5 practical ideas to implement SDG 5: Achieve gender equality and empower women and girls by starting with your own daughter(s).
People often talk about how good or bad behaviour starts in early childhood. They go on about how lifechanging education can be. In this article, we would like to draw a closer look to implementing gender equality at home.
What does it mean to raise a daughter in today’s world? Which strategies and values will help her to live the gender equality demanded by SDG5?
Our five practical suggestions should give you the possibility to critically reflect on subconscious behaviours that you transmit to your daughters. By changing these patterns actively, you can contribute to breaking the vicious cycle and empower your daughters.
Number 1: What do you call her: Little princess or power woman?
Very often, people already start asking questions about a baby’s gender during pregnancy, as if this was an indicator for the child’s personality. Is it a girl or a boy?
Even if gender is not decisive for the baby’s character itself, it definitely determines his or her success chances and job opportunities in life, the risk of becoming a victim of sexist aggressions or even sexual harassment.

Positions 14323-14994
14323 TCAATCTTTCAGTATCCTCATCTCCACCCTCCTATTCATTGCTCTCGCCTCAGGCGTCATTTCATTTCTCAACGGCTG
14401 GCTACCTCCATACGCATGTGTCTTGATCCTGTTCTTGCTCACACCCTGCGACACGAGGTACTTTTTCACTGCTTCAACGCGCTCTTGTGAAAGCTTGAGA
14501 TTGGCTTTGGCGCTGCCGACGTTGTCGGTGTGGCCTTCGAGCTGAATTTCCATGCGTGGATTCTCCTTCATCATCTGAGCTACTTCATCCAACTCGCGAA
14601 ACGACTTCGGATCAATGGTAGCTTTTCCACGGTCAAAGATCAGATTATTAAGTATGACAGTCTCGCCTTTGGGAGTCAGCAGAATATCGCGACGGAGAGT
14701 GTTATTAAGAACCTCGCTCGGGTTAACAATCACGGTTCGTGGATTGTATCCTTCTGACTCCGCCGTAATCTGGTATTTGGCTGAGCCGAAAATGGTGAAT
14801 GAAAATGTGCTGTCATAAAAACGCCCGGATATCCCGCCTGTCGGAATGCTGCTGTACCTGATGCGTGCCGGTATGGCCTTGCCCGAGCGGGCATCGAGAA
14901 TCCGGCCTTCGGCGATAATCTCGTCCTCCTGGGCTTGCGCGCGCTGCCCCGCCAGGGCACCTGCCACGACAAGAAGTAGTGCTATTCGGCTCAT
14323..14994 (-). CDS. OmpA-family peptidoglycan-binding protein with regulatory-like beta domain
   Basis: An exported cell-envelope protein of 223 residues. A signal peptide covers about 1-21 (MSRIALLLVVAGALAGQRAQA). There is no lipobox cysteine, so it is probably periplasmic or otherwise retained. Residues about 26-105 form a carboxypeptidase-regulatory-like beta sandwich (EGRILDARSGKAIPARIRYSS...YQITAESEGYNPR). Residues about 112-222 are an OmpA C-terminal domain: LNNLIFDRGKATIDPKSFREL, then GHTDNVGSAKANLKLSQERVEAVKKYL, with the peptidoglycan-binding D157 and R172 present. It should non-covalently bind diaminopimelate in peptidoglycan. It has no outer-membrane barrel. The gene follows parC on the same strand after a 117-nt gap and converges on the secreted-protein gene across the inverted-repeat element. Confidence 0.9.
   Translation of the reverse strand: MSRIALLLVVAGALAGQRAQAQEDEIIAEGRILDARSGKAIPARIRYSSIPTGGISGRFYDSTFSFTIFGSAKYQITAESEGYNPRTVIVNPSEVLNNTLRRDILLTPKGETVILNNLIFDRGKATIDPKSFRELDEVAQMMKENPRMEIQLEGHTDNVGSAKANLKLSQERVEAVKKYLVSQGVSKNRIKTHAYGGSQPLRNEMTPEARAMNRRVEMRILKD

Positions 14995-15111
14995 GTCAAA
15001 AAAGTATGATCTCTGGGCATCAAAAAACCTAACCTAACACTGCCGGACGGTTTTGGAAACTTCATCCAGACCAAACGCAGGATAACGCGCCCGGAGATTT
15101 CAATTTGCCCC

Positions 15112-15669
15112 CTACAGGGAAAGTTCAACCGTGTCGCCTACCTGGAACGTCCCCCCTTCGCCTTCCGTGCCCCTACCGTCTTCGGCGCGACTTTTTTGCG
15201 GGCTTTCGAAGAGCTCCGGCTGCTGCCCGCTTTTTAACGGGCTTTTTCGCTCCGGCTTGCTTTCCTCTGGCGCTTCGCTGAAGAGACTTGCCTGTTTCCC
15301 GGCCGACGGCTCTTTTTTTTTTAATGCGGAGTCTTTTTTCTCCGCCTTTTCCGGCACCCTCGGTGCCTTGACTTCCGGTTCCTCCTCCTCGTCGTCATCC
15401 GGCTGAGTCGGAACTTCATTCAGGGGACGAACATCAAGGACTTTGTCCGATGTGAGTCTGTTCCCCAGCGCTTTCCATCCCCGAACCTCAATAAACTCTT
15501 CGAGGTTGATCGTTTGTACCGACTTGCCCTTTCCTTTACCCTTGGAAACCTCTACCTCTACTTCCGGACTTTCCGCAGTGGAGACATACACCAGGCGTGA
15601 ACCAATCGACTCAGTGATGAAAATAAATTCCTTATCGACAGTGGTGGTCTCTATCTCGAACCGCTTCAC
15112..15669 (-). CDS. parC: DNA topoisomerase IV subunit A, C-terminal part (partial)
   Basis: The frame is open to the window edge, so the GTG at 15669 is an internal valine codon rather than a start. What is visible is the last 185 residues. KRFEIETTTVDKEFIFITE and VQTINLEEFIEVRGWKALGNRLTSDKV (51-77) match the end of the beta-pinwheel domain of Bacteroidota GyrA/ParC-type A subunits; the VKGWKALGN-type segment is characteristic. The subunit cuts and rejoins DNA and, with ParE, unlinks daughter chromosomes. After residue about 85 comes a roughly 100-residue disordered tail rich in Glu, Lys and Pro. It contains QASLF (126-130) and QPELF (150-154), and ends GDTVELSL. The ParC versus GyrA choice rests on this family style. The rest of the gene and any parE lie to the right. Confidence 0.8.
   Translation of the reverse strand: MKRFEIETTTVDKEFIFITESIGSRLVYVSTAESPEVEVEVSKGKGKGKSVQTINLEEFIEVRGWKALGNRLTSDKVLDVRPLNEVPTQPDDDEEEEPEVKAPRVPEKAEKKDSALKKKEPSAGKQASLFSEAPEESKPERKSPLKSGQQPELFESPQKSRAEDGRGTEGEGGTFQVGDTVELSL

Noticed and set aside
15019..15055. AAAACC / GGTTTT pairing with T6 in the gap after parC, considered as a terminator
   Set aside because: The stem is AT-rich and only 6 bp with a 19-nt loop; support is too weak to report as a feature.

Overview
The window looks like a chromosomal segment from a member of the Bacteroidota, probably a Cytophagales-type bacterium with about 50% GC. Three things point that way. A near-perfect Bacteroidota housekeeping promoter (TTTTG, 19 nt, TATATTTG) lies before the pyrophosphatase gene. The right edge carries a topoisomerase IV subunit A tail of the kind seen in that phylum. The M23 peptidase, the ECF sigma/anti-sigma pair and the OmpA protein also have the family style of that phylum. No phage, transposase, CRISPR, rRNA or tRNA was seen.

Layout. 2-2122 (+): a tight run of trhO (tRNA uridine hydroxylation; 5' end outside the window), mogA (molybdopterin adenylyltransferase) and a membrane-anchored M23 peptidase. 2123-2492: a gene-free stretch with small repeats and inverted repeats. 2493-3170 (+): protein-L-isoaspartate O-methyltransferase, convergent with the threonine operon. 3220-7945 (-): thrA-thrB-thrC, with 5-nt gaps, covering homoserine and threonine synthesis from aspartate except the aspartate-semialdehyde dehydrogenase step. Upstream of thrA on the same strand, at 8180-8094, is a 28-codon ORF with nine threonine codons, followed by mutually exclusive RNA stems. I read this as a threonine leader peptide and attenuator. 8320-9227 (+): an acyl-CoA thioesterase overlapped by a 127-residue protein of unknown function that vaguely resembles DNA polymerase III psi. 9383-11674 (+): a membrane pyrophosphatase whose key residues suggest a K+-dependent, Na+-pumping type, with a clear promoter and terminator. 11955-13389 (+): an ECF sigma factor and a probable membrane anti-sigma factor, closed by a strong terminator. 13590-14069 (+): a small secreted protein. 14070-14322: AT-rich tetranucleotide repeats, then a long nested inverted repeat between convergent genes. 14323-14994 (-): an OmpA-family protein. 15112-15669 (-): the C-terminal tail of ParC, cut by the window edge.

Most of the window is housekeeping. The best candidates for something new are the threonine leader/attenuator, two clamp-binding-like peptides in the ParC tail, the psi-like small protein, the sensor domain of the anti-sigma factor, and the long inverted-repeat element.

The sad truth is: Much more than biology, it is society that constructs men and women to be different and to have different opportunities. When people stick to pink and blue to separate gender from the moment a baby is on the way, it unconsciously creates a gap between men and women.
Funnily enough, some centuries ago, red, the colour of blood, was supposed to be the colour for boys, as they were believed to be fierce and courageous. This simple example shows how arbitrary the colour division is.
Arbitrary or not, calling your baby a “princess” from the very moment she is born, unconsciously gives her the feeling to be “pretty”, “precious” and in need of protection.
How can a baby girl evolve from being a pretty princess to becoming a strong, financially independent woman who feels equal to her male counterparts and is eager to take risks?